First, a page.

Measuring the Cybersecurity Problem

Policy Report | October 21, 2013

Trillions of dollars of transactions fly across cyberspace every day that we know are riddled with cybersecurity problems, yet there is no sufficient way to measure their frequency or impact. The EastWest Institute’s just-released report, Measuring the Cybersecurity Problem, highlights this global challenge and offers recommendations that, if implemented, would achieve a breakthrough for much-needed measurement of cybersecurity breaches.

The report will be presented at EWI’s “World Cyberspace Cooperation Summit IV,” its flagship international cyber event, at Stanford University on November 5-6, 2013. 

EWI Chief Technology Officer and Distinguished Fellow Karl Frederick Rauscher and Stroz Friedberg’s Executive Managing Director Erin Nealy Cox, the co-authors of the report, propose that the private sector lead the development of benchmarks that are universal. They also propose the establishment of a trusted entity to collect such data.

"Many volunteers from around the world have already come to me and offered to help build the new trusted entity called for in the report,” Rauscher said. “We are optimistic about the chances for getting this done.” Rauscher has previously been a starter of similar highly trusted entities.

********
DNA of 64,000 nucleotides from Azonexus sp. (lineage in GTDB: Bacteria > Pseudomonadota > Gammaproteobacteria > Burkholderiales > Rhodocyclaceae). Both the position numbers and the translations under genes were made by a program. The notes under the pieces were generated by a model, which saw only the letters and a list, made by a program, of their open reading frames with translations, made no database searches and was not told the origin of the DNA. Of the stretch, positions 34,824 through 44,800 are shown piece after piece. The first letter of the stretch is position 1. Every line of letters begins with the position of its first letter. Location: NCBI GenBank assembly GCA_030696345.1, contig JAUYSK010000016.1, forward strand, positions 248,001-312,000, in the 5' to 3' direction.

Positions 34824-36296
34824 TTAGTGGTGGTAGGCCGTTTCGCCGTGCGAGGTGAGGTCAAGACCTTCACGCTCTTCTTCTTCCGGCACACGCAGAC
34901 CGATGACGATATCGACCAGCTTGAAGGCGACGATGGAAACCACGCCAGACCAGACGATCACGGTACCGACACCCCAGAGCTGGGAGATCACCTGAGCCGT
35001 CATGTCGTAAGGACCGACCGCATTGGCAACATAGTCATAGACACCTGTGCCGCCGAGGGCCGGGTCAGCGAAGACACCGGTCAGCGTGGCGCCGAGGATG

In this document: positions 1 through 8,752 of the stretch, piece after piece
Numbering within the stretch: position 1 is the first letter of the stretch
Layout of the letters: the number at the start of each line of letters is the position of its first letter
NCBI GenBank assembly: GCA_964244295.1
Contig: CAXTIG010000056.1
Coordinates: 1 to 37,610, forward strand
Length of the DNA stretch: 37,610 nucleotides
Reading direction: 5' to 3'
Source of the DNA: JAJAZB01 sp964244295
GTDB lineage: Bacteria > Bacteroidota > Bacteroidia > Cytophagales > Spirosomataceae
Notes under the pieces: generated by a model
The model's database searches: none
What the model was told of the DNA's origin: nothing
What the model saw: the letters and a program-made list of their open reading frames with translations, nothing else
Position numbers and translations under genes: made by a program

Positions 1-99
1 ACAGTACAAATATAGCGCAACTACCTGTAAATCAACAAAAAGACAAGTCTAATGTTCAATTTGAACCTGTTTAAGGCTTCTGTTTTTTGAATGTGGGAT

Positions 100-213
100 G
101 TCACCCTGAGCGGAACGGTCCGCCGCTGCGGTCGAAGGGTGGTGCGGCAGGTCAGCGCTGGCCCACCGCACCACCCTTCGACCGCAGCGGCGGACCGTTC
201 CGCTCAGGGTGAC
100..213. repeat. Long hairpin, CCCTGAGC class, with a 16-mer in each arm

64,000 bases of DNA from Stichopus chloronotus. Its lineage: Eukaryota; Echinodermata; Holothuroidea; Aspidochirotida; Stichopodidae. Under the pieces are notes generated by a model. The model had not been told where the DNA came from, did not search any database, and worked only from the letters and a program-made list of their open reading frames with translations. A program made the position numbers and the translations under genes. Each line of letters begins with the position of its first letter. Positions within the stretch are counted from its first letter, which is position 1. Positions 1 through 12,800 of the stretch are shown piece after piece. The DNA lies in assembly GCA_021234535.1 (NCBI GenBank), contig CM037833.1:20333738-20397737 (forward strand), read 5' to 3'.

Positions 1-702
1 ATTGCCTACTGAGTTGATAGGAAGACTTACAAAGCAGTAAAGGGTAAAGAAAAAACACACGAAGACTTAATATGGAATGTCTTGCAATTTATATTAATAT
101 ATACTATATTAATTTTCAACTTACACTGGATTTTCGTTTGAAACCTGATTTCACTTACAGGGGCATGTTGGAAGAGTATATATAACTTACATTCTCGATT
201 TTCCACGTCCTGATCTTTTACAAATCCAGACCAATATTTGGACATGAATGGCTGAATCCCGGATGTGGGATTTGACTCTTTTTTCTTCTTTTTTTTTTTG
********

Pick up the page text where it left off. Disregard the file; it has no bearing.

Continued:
Nealy Cox pointed out that numerous private sector companies and government agencies have been reluctant to share the data on cybersecurity compromises impacting their operations.

“Our recommendations offer the means to break through the logjam that prevents effective data collection, analysis and reporting, and such global information and intelligence sharing is critical to bolstering security efforts around the world,” Nealy Cox said. “One of the main obstacles has been the lack of clear benchmarks and measurement tools needed to understand the scale and severity of potential cyber threats.”

With these steps implemented, the public would be able to understand a particular cyber threat with a given number value—in the same way that the Richter Magnitude Scale measures seismic events, for example.

This report underlines the fact that cybersecurity costs continue to rise exponentially for businesses and governments around the world—which will be a major topic of the EastWest Institute’s 4th World Cyberspace Cooperation Summit in Silicon Valley on November 5-6, 2013.

For more information on the Summit Conference and to register, please visit:

Click here to read FierceGovernmentIT's coverage of this report.